Ex-Midshipman Harold DeMoss recalls a 1956 hitch on the Robbie
Although I have many memories of events aboard a ship during training cruises--it is difficult to remember whether a particular event happened aboard the USS Missouri, or the USS Robinson. On both ships, regular ships personnel had to be off-loaded to accommodate the Midshipmen.
I would guess that perhaps 500 enlisted men went on extended shore leave from the Missouri, and perhaps 50 from the Robinson. Of course that meant that the Midshipmen had to perform all the seagoing duties that the normal ships personnel did. I was on the Robinson the summer of 1956, and the Missouri the summer of 1954. (During one exercise, all four of the Iowa class battleships steamed in formation, the only time in history--Missouri, New Jersey, Wisconsin, and Iowa). Since we had displaced regular ships company on the Robinson, we had regular duties during the day, plus the 4-on and 4-off during the 24 hr day. This pattern played hell with your sleep when you had the midwatch.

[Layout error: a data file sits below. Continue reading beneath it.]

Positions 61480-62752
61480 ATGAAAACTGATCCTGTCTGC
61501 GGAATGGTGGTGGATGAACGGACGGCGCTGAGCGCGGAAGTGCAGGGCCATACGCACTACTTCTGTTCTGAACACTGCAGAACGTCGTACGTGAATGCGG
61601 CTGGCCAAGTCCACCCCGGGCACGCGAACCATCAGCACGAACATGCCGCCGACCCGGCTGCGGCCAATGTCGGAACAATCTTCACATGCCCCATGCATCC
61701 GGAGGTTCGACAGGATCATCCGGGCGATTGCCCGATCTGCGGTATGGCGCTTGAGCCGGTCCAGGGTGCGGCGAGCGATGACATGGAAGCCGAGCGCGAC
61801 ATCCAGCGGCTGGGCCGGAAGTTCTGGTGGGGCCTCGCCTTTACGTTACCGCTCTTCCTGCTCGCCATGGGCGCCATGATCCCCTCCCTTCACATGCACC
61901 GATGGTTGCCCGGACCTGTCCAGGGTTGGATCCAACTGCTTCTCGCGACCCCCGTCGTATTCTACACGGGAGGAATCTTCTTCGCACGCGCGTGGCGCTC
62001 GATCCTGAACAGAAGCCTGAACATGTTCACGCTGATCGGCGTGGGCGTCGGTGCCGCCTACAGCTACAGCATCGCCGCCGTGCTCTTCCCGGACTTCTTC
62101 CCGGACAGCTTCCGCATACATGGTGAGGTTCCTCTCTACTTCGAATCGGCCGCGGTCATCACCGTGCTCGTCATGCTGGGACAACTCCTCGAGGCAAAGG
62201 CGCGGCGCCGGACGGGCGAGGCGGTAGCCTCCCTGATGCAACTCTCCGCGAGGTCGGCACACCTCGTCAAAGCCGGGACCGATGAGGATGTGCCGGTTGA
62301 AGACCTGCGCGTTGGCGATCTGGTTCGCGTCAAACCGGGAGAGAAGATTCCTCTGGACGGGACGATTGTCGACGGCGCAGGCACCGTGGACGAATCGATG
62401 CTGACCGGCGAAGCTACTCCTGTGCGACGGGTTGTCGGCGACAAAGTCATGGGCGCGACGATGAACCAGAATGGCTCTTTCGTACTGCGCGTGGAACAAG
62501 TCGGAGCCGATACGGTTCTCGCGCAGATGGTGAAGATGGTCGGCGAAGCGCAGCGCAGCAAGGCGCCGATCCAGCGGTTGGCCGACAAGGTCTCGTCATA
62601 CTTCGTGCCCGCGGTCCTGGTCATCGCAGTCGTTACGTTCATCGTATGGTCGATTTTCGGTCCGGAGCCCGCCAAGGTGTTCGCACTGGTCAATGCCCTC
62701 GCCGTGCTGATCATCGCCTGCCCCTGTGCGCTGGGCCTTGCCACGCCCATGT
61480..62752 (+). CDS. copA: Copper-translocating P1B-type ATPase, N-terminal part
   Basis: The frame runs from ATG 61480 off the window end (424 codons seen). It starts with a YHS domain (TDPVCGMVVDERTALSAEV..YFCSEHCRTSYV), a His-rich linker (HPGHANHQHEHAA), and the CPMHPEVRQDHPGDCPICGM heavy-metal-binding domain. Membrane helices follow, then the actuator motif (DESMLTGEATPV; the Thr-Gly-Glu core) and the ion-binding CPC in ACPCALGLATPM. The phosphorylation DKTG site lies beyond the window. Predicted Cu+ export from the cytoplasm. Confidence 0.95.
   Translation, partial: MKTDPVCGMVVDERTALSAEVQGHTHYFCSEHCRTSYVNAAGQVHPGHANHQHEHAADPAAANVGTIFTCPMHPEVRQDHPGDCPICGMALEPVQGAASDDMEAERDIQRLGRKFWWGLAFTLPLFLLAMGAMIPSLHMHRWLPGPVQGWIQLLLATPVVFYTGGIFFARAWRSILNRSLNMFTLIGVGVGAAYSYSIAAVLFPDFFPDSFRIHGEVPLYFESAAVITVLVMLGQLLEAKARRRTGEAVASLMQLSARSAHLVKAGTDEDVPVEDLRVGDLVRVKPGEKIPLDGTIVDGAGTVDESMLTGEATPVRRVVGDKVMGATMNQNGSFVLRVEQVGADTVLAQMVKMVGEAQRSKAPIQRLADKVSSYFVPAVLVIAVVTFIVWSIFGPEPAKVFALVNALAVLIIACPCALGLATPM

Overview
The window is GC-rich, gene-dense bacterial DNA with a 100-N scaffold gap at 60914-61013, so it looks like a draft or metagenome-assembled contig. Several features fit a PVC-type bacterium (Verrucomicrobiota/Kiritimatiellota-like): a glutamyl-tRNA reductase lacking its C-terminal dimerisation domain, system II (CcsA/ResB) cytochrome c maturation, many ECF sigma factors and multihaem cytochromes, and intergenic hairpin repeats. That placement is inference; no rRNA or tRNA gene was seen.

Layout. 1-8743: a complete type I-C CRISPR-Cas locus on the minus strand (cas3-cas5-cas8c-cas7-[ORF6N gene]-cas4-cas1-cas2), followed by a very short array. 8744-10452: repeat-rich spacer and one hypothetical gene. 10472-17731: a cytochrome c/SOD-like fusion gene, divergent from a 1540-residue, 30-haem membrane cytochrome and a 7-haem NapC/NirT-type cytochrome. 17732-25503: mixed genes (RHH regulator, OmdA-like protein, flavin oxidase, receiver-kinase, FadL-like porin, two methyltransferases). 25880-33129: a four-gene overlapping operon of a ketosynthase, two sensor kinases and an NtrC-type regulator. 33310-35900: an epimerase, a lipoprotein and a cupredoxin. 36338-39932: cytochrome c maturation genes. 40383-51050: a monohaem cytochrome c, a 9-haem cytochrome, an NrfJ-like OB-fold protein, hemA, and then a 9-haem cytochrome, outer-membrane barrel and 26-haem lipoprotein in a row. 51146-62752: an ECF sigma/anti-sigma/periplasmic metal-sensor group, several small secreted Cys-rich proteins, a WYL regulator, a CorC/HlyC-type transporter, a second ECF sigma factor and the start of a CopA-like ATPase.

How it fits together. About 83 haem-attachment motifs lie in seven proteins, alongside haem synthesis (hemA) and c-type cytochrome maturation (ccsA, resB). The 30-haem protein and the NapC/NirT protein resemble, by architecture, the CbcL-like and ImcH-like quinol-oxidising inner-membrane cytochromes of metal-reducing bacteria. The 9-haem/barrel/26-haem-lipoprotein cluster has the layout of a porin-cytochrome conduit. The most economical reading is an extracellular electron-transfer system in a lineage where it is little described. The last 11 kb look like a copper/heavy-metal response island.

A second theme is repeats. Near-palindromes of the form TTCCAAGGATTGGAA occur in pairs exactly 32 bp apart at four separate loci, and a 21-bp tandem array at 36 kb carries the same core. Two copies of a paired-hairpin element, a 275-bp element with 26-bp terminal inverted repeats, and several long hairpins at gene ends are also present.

The Naval ROTC program which had units at perhaps 20 to 30 colleges was to supplement the US Naval Academy in supplying officers to the Navy. The summer training cruises had both ROTC and Naval Academy Midshipmen together with no distinction between them. The training cruises lasted about 2 months, boarding the ships at Norfolk, going to either France, England, or Denmark, then to Gitmo for gun firing practice. I really can't remember what my general quarters station was on the Robinson. I remember sleeping during 5-inch gun firing practice however.
On the Robinson, the uniform of the day was dungarees, whereas whites was the order of the day on the Missouri. On both ships I remember refueling from tankers, transferring personnel from one ship to another--with 20 or 30 Midshipmen pulling on the lines. Of course on the Robinson, with steel decks we only had to sweep and hose down. The O-1 level on the Missouri had a wooden deck, so we had to "holy-stone" the deck. What fun! I did get to polish the plaque on the deck where the Japanese surrender ceremony took place.
All this was a long time ago, and now I look back and wonder--I guess being young, I didn't realize how hard I worked. At 69 years of age now, I couldn't do it.
I don't think this short remembrance adds much to the legacy of the Robinson; every officer and enlisted man had these experiences also. But looking back on it, it was fun.
--- Harold G DeMoss
Editor's Note: Harold was commissioned Ensign in 1957 and flew transports for the Navy until he resigned his commission in 1964, hired on as a pilot with PanAm and retired fully in 1989. He is now an avid researcher of WWII, which lead to his discovery of our Robbie Site.